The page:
I never used this formula to make sulfur colors. It was promoted for copper rubies and silver glasses.

Quote:

Originally Posted by Pete VanderLaan (Post 145820)
what you don't say Paul is how much sulfur you used on that first attempt. I recall making sulfur ambers using ordinary plate glass forty years back. I'm not clear at all that you need the absence of nitrates to do it. I would think that saltcake would give you some fining assistance if you tried it. I don't do it simply because the color is not to my taste. I would imagine that Helmer has lots of formulas for it.

I used .04 percent sulfur in Jims Regular Batch and .005 percent sugar. I also added .09 percent soda ash. Too little perhaps?
Perhaps Ill try once more at .1 percent before moving on. Volf mentions potassium improving the color. I'll look into Helmer, and salt cake thank you for the suggestion.

Pete VanderLaan 11-09-2019 10:14 AM

If you are actually mixing my old clear formula, be careful not to confuse Calcium carbonate or whiting with hydrated lime. They yield totally different percentages of calcium oxide. The lime should be a type N and food grade is best.
Percentages of colorants are usually OK up to .1percent, not always. .04 is pretty light unless you have certain things you're trying to do. If you have "recipe Book" translated by Finn Lyngaard, it helps show fundamental formulations pretty well. Watch out for his typos. They're killers.

Greg Vriethoff 11-10-2019 04:34 PM

Quote:

Originally Posted by Pete VanderLaan (Post 145806)
Sulfur is not exactly a fun material to work with.

I'm just trying to follow the logic here. I'm having a hard time seeing the sulfur in the formula posted. I assume it would be from the potash, but not all potash contains sulfur (correct?).

I know there's a lot I could be missing due to lack of experience.

Pete VanderLaan 11-10-2019 04:51 PM

The sulfur would be an additive to the basic mix. I'm suggesting that .1 percent would be a better place to start. I have also suggested elsewhere that if you use SP87 color base that it already contains a good deal of zinc so that adding more is not necessary. As it stands it could be a mismatch with SP87.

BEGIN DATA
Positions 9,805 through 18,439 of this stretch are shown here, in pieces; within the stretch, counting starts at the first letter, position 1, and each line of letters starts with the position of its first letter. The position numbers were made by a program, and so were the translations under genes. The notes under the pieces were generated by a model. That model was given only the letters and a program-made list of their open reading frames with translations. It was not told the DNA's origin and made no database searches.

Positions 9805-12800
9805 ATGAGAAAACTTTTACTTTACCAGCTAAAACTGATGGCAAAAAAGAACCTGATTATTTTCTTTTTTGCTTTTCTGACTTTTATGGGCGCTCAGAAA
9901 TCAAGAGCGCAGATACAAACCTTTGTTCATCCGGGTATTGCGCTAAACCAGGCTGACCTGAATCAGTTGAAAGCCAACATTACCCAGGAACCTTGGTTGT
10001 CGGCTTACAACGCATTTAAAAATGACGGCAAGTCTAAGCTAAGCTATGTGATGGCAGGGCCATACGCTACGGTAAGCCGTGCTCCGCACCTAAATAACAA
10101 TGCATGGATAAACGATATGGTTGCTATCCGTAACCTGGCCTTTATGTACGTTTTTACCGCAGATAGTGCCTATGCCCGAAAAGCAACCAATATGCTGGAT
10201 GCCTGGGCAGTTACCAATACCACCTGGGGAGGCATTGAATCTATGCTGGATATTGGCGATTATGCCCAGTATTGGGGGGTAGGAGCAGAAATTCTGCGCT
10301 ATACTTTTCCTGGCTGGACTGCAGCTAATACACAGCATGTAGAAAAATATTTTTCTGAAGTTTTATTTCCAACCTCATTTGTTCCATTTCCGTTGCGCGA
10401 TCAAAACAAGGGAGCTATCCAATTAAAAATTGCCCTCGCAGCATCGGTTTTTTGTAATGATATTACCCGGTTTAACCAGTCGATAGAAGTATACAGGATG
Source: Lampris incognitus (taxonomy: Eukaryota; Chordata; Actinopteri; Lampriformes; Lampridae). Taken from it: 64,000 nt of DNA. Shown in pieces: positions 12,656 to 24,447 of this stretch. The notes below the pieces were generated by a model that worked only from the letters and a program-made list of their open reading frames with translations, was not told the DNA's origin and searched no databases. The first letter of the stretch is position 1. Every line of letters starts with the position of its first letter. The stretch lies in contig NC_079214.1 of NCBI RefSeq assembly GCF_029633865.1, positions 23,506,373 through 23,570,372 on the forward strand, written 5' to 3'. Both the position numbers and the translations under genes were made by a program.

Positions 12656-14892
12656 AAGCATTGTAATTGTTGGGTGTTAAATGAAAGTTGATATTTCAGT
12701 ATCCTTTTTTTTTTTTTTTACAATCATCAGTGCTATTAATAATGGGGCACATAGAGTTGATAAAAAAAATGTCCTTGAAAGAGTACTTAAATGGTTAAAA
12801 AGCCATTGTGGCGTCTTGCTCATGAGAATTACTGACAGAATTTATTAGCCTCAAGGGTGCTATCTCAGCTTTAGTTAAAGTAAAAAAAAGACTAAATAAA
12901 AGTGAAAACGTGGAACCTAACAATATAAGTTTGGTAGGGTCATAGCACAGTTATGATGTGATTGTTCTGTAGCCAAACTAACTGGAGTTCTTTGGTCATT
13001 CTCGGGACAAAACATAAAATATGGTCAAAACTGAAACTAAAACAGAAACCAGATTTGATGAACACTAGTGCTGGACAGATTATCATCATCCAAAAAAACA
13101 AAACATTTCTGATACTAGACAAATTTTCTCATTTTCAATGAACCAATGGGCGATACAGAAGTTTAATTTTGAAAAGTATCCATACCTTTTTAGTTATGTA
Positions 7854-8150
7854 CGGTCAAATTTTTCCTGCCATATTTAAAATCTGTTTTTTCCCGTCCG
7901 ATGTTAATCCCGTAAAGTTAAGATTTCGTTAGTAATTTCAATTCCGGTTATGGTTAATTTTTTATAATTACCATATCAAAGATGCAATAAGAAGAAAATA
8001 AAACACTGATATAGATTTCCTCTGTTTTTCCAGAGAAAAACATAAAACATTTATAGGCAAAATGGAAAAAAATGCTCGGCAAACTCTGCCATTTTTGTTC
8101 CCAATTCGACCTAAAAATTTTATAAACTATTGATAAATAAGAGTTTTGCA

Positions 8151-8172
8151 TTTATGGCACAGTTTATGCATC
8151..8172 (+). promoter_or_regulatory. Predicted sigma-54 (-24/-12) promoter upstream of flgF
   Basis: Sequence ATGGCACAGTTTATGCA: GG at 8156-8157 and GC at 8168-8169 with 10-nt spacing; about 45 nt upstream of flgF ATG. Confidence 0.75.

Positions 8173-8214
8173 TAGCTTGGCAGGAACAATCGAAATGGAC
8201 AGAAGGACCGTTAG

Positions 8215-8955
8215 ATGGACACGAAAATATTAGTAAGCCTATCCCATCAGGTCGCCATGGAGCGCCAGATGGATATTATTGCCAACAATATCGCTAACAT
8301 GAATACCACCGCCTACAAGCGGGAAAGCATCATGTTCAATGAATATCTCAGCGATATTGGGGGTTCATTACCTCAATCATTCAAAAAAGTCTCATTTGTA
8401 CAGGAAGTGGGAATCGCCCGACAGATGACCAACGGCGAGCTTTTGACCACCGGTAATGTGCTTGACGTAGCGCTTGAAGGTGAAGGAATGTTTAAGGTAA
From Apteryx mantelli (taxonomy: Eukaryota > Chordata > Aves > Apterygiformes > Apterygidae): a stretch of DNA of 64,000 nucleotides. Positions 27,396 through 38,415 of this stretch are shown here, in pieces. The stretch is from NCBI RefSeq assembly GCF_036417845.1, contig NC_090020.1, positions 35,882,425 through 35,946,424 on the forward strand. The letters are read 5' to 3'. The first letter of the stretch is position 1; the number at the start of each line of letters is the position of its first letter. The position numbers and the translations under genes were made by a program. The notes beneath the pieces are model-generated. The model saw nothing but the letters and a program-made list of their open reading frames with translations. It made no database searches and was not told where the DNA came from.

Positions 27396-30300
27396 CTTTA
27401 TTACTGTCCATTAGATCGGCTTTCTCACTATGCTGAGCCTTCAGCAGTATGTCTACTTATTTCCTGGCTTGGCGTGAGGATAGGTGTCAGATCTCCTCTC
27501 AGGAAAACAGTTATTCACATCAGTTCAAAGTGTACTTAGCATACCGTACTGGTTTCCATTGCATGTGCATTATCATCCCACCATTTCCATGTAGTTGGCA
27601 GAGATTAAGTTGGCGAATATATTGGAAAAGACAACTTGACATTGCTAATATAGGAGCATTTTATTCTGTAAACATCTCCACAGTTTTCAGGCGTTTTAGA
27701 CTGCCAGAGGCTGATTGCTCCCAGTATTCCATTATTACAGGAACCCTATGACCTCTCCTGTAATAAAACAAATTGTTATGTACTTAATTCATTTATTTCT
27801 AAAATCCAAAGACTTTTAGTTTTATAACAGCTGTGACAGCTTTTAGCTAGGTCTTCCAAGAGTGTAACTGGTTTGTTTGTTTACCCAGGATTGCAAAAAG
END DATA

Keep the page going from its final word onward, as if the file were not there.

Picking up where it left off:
Josh Bernbaum 11-11-2019 10:19 AM

It also could be noted here that the SP color base is (I suppose lower) expansion than the SP 87 oxidized since it leaves out the nitrates and antimony. When I had a phone call with Tom years ago I think I remember him mentioning adding 1.1 lbs. of soda to the 100 lbs. of unmixed color base to get expansion back to where the 87 oxidized is. I still haven't used any of the 1000 lbs. of his color base I have taking up precious space here though..

Pete VanderLaan 11-11-2019 11:01 AM

Use Potash instead. It will help the color.

Paul Stout 12-26-2019 10:16 PM

So quite a few melts later, I thought I'd go ahead and share my results.
a)I was melting too hot and turning the sulfur into sulfur dioxide which is just seedy clear
b)In East Bays regular batch I was able to get a nice amber by adding 1 percent sulfur and having the sugar be 1.25 times the amount of sulfur. In the attached picture the "columns" are all the same sulfur amount with increasing amounts of sugars in the "rows"
c)I was quite surprised that the sugar amounts made such a huge difference in the color.
d) large amounts of sugar (like two to three times the amount of sulfur) melted glasses that went fleshy opaque almost immedietaely when working, but the cullet was quite beautiful deep amber red with white agate looking streaks. Im thinking that the extra sugar allowed the sulfur to start to develop zinc sulfates in the glass (though I added no extra zinc, there is some in the batch)
e)this is the first color I've had to really work for and am really happy with it, though I still want to try it in a potash glass as suggested by Pete. Im also drawn towards the thought of adding some silver to see how it affects the color. . . any thoughts?
Thanks!
http://talk.craftweb.com/picture.php...&pictureid=104